*Even an atheist can imagine a being than whom none could be greater.
*However, if such a being’s attributes did not include existence, a still greater being could be imagined with all the attributes of the first – plus existence.
*Therefore, the truly greatest possible being must exist.
The third step seems too easy. But, it begins with this: an existent being is greater than an imaginary being therefore, whatever may be known as the greatest of all beings must be one that exists rather than one that is imaginary. Thus far, we go without problem. And there must be a being who comes in first in the competition for greatest. Still so far so good. The greatest being exists. Behind this lies a layer not easily included in Anselm’s simplified proof. By what standard do we judge beings to arrive at a decision as to which is the greatest? Why, by those characteristics it is better to have than not to have. Whence do we arrive at such concrete and comparative values and virtues? How can we hold beings we see to exist to a standard higher than themselves if that standard is derived from the realm of the imaginary and anything extant is greater than anything imaginary? Feel those snakes yet? To Anselm it seemed clear that the ideal which represents the standard must exist else it could not be the standard. It’s a difficult argument to wrap your head around but easily dismissed.
Based on his ontological reasoning, Anselm was the first to state that God neither invented nor conforms to the ideal standard of morality but embodies it!
Some of you may well be asking – Can’t we just go back to his political accomplishments? But I admire Anselm for his studious philosophical efforts as well and especially for his insistence that faith need not fear learning.
This is all probably all more than you asked for – since none of you asked me to write anything about Anselm – but there you are. Something more light hearted next time.
Here it is again – Barn Sale Time! I continue to love the IRCC Barn Sale. The barn - here on-site at the church – fills up over the winter and early Spring. How? People move. A family member passes away and things need to be removed from a now vacant home. Some one buys a house to convert into a rental and it has items in that need to go. People just do Spring cleaning and have items to get rid of. By box loads, truck loads, and larger items that constitute a load in and of themselves, items arrive. This very minute, as I write, the big sorting is underway: furniture, glass ware, hardware, tools, books, art, games, toys, sporting goods, Christmas decorations, collectibles, small appliances and more are being examined, cleaned, grouped and priced. Some of it will be purchased by the people working on it – never fear, most of those folk also bring stuff in when they come to work. Some of it will already have been given to folks who had a need for a dresser, dinette set, or whatever. And more things arrive from out in the community even as the items that have been in the barn all winter are being sorted. Then, June 3-5 this year, the doors open to the public. That first morning there will be a frantic burst of activity and then it settles in to a stream. Come the last morning, prices are EXTREMELY negotiable. At this point we love yard-salers who may bargain for a truck load. When the doors finally close on the last day of the sale, what remains (Quite a bit usually!) will be divided up. Some will be free to anyone who has a need. Some will be taken to ministries like Habitat for Humanity, Goodwill, or the Blessing Exchange who specialize in getting certain kinds of items to new homes. Some will go to the congregation’s scrap and paper drives. Some will be converted to wood-burner chow to keep another home warm come Winter again. The proceeds from all the sales will be put to good use by the congregation’s Women’s Ministry. A tiny percentage of the barn full of stuff will end up in the dumpster.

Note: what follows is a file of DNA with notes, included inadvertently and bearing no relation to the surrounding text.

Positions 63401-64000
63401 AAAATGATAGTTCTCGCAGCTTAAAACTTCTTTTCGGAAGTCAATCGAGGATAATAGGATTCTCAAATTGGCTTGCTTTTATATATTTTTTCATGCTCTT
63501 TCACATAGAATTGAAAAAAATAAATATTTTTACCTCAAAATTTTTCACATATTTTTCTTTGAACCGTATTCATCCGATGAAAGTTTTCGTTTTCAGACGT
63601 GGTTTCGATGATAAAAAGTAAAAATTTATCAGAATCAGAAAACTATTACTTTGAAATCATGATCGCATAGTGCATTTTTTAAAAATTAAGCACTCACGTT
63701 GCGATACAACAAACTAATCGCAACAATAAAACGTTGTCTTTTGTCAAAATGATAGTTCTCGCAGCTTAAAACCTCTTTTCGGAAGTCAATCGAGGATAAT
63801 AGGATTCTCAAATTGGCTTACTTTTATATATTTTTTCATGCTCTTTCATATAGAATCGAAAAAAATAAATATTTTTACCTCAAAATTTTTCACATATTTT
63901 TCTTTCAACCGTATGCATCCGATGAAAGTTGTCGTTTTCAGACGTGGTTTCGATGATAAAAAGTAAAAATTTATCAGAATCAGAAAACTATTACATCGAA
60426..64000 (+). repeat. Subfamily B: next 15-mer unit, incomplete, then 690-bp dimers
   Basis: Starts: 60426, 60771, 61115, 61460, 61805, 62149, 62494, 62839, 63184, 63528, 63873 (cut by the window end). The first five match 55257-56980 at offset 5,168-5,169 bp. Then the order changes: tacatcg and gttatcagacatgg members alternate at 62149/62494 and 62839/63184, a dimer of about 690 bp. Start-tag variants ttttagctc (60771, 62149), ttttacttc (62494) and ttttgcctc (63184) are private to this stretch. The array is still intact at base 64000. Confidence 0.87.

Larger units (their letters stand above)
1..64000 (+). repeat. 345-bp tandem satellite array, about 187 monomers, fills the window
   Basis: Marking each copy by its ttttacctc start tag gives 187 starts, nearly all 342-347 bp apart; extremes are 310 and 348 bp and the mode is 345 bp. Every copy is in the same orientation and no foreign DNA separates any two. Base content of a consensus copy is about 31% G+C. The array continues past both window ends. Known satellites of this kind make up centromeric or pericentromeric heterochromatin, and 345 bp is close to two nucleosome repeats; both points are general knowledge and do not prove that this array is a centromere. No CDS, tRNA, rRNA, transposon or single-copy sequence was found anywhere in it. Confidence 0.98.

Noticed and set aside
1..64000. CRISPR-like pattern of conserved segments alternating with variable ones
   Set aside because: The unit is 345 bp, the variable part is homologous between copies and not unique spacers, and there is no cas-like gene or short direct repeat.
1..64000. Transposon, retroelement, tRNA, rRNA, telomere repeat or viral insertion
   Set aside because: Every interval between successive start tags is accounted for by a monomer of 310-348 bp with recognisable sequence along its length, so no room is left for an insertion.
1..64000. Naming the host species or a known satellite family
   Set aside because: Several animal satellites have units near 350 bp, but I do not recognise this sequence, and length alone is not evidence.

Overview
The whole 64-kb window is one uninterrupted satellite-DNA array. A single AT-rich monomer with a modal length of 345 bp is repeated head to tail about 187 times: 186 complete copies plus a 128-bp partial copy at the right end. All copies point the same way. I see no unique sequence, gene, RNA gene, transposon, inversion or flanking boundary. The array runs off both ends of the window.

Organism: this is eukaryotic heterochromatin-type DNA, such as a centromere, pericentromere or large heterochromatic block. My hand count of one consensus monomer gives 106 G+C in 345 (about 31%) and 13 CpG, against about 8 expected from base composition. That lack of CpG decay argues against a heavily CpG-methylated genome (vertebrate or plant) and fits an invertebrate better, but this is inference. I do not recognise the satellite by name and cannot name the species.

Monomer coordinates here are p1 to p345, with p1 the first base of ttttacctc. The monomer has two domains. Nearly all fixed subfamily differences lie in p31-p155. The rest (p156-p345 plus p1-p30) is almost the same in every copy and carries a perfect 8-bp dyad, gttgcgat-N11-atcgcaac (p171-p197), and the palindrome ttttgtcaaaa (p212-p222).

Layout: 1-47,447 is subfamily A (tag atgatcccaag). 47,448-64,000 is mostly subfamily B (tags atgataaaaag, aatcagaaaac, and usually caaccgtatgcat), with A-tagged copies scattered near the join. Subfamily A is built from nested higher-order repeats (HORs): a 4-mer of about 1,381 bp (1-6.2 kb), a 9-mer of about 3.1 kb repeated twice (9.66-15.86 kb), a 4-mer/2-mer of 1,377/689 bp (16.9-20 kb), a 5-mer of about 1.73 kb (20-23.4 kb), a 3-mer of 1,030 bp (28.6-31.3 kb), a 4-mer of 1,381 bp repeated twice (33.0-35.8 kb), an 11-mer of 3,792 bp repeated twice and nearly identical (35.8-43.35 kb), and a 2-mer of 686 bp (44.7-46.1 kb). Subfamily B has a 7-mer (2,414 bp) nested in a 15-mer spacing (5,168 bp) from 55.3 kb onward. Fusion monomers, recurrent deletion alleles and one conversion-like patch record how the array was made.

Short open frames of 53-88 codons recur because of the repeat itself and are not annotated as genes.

This is the bottom line for me. We are such a throw away society. The barn sale gives people an option for shedding unwanted items other than the landfills. Almost all of those items will be put into service for another go round. Money will be raised for good works. It always strikes me as a win/win/win/win.
It also strikes me as an expression of our creation in the image of God. The same culture that regards so many things as completely disposable, frequently looks at people the same way. The world devalues the elderly because they have too many years of wear on them, the weak because they seem to have too little utility, the fallen because they are damaged goods and the different because – well they are different. News-Flash: we are all different and age and weakness come everyone sooner or later. But God is a God of restoration, redemption, and revitalization. God is a God of second chances – third and fourth chances too. God is not content to let us end up on the trash dump of history or society. We are still treasures to Him and He can put us into service again!
Well, here it is the 21st of April and a wet heavy snow lies on the ground. The temperature this morning was about 27F and tomorrow morning promises to be a bit colder than that. Friends of mine just returned from Florida this week – bet they wish they’d stayed a few days longer! The Killdeer nesting by the crab apple trees in the church parking lot was hunkered down surrounded by a rim of snow. The local peach crop just got whacked and the apple crop at least diminished. If April showers bring May flowers then what does April snow bring? Woe and Lamentations! That’s what!
OK, it probably isn’t as bad as all that. It’s not like this is the first April snow we’ve ever seen. There have even been some May snows. In 1956, in Central Indiana, there were at least a few snowflakes in the air early in June! The Kildeer will still hatch her brood. Peaches have not perished from the face of the earth. And by the weekend the weather is forecasted to be fine.